What about the schoolhouse? The Bases renovated the entire thousand square foot structure, adding a deck and placing the building above a 30-foot bluff rolling toward a valley dotted with cattle pastures, wheat fields, and blackjack oaks.

During a typical afternoon in the tractor cab, shortly after the renovation in 2014, Base heard a radio advertisement for Airbnb, an online marketplace for vacation or travel rentals. Within a week, the schoolhouse was posted on Airbnb as no-frills lodging in a farm and country locale. Three years later, excluding the dead of winter, the little schoolhouse is in consistent demand. “Our customers are split between coast-to-coast travelers and city people wanting to get away. No television and no distractions. Anyhow, once you look out from the deck, it’s nothing a TV can compare with,” Base says.

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The schoolhouse also serves as on-farm event center for weddings, birthdays, and family reunions. When outdoor wedding demand picked up, the ceremonies required space beyond the schoolhouse, and Base began hunting for a mobile bridal suite, finding a 1964 Airstream trailer in the Texas Panhandle and hauling it home for renovation. (Base is currently adding a pole barn for additional space.) “We haven’t had to advertise the schoolhouse for events. Word of mouth has been strong and surrounding townspeople show up,” he says. “Our audience is local for events, but we generally target Oklahoma City for Airbnb, wine and grass fed beef.”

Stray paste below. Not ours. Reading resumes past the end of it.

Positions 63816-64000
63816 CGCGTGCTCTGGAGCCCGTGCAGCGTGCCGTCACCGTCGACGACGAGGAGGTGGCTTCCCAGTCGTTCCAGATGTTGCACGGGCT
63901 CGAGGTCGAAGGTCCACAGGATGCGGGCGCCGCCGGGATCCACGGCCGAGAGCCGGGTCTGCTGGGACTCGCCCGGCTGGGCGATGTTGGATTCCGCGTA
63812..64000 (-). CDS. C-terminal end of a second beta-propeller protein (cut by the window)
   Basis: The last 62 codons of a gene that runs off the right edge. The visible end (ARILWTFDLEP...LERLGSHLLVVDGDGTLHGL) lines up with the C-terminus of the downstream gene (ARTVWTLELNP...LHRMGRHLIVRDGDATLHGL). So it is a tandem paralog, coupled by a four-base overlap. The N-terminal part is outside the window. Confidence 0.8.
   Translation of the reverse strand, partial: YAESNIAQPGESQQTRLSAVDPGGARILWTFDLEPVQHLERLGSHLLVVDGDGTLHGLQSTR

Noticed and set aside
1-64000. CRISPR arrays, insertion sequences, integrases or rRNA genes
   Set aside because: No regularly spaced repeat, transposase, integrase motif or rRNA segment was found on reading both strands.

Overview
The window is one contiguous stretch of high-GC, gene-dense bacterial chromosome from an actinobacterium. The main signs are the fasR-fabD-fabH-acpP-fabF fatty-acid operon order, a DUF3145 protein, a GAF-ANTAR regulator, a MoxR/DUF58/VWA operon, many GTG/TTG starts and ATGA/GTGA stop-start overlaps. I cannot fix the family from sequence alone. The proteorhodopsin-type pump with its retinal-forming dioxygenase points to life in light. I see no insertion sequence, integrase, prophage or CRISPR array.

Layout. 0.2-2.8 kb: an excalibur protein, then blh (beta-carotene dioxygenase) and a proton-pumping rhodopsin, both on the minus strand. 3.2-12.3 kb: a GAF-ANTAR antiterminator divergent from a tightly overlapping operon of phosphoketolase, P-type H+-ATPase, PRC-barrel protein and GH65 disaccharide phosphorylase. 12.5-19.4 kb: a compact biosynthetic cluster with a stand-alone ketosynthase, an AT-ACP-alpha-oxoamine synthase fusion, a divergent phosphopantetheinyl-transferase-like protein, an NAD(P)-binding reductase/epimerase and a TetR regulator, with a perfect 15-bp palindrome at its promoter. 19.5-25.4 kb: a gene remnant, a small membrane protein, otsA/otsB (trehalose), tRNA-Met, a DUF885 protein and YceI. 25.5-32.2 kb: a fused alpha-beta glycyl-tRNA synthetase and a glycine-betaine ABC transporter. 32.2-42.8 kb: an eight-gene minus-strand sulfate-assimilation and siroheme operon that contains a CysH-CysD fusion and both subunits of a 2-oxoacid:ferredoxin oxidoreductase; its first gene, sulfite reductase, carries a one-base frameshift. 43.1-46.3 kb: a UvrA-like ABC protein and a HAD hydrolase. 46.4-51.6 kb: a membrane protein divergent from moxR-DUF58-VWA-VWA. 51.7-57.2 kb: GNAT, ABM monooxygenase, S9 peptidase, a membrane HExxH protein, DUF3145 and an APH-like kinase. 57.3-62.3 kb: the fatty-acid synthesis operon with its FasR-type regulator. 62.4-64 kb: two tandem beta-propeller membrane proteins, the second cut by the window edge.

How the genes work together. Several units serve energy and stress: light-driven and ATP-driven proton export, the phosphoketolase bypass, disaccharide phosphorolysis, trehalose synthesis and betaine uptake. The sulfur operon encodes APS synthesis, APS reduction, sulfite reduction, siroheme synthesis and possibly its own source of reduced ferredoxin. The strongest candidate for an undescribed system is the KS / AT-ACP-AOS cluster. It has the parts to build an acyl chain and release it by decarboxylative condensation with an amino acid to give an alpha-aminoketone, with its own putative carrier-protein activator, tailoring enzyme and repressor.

Grass fed beef expansion came in tandem with the winery establishment. Base was attracted by the minimal investment in infrastructure and out-of-pocket costs. There was no risk of a new crop and new equipment, he says: “I just had to make changes with what I already owned to make a new product I already knew people wanted.”

Base a uses a shotgun approach to market his grass fed beef, selling quarters and boxes. “There are so many people who have seen grass fed beef in a magazine, but don’t know any farmers selling it,” he explains. “They find Jenn and she sells more than me.”

Most of the Bases’ grass fed beef is sold directly out of the wine tasting room, according to Jennifer. “I guess you would say those are sales that found us,” she explains. “The boxes are sold to people that we or our friends know. The quarters have generally been sold by Aaron, usually by broadcasting on Twitter.”

Farming niches are atypical in Base’s area, but he hopes to continue expanding with more Airbnb options. Cross promotions between wine, grass fed beef and Airbnb are a natural fit, according to Base, and customers often purchase multiple products and services.

For any operation considering a supplemental income route, Jennifer says the angles can’t all be determined until the venture is in place. “Do some research, but don't think on it forever because there is never a perfect time. Many things you think will be problems are fine, but things you never thought of will surprise you, for the good and the bad,” she explains. “Don't be afraid of change and enjoy the ride. Clichés? Yes, but apt.”